As newlyweds, Carol and Alan looked forward to celebrating their first Christmas together. In their new apartment, the Georgia couple decorated their tree with ornaments from their childhood years, along with new ones that boasted "Our First Christmas."
Carol and Alan were about to discover, however, that celebrating together was more complicated than they had imagined. Alan's birthday was close to Christmas, so Carol's mother-in-law thought she'd cook a big meal at her house. Carol told her mother-in-law they had already made plans for that night, and she seemed to understand. But when they hung up the phone, Mom called her son and pitched her idea to him.
When Carol found out that her mother-in-law had gone behind her back, Carol confronted her. The conversation ended in tears — for both of them.
Carol was also frustrated with her husband. While he showed concern for her that first Christmas, he wasn't straightforward with his mom. Carol wanted her husband to speak up for her — for them.
"Alan didn't rally for me that Christmas, and it wasn't necessary after the talk I had with his mom, but it was a learning experience for both of us," Carol says. "I think a lot of new husbands make this same mistake. They take the side of 'not taking sides.' In their minds, neutrality is easiest."
In the end, Carol's mother-in-law agreed to give up a bit of control. The next Christmas, Carol suggested they have Christmas Eve at her mother-in-law's house.
As you and your spouse juggle family expectations, it can be difficult to experience a Christmas of real peace and good cheer. Talk ahead of time with your spouse, discussing solutions and compromises before the in-laws arrive.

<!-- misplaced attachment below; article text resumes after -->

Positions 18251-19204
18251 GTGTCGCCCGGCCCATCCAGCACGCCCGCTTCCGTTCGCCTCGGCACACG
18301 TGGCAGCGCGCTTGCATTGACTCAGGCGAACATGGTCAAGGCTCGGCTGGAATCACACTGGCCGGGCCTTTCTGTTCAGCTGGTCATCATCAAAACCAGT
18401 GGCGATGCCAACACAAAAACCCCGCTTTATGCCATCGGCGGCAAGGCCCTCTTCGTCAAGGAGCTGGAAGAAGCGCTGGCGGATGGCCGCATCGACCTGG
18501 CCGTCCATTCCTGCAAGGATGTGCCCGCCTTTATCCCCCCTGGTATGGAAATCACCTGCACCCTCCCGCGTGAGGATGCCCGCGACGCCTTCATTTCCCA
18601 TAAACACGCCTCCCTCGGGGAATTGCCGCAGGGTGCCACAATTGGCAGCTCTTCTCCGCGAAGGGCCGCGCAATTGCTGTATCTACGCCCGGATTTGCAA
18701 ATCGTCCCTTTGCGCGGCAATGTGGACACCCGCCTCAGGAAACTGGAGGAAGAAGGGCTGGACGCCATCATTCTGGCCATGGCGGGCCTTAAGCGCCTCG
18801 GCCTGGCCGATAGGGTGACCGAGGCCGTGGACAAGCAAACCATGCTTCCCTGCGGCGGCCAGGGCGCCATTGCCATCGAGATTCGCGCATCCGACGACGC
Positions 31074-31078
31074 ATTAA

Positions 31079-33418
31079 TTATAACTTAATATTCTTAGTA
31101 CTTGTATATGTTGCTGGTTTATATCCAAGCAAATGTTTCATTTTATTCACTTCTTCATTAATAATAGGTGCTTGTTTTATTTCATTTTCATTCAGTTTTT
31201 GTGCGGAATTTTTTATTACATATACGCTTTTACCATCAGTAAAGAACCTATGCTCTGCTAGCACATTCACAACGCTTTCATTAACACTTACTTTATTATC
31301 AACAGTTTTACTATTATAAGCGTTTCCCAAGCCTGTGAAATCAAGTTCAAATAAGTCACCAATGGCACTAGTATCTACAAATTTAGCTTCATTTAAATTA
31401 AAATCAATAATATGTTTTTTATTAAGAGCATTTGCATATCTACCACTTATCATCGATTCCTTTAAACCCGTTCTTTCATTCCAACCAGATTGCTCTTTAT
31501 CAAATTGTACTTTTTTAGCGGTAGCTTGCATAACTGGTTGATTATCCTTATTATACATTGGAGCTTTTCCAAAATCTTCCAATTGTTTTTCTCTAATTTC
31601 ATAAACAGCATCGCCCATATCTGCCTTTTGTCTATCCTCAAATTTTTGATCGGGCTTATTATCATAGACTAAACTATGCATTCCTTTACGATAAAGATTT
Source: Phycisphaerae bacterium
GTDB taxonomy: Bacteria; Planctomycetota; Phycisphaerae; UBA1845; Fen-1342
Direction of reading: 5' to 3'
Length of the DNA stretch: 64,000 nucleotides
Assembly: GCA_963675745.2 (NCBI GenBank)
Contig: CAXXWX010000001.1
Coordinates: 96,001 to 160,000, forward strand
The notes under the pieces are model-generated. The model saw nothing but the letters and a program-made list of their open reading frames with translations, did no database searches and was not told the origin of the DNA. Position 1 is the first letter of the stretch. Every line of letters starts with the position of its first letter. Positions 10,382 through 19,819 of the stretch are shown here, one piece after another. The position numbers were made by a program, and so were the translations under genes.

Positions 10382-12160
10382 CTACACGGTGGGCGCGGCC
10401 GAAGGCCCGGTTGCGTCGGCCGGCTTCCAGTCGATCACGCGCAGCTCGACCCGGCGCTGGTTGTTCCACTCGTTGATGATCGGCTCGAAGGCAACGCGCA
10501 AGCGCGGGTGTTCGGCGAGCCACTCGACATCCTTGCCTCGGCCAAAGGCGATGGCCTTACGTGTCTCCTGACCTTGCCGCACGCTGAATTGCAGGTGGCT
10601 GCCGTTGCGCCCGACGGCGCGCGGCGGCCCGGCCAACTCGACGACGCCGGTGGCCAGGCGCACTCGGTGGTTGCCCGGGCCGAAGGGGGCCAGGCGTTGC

Remember you married into a family
When a couple marries, relational priorities change. When we were single, our allegiance was with our parents, but once we marry, our priority becomes our spouse. The switch in priorities is a hard adjustment, particularly for close-knit families. Neutrality is not an option.
Your in-laws aren't just your spouse's parents. They're family. Treat them with honor. Initiate calls, remember birthdays, ask them about their life. Don't just leave relationship maintenance up to your spouse. These parents want a relationship with you, as well. And they long for you to initiate one.
When I married, my mother gave me a piece of advice about honoring in-laws.
"Susan," she said, "when John's mother comes to visit, give her time alone with him. Have him take her to lunch. Most mothers of sons rarely get time alone with their sons after they marry."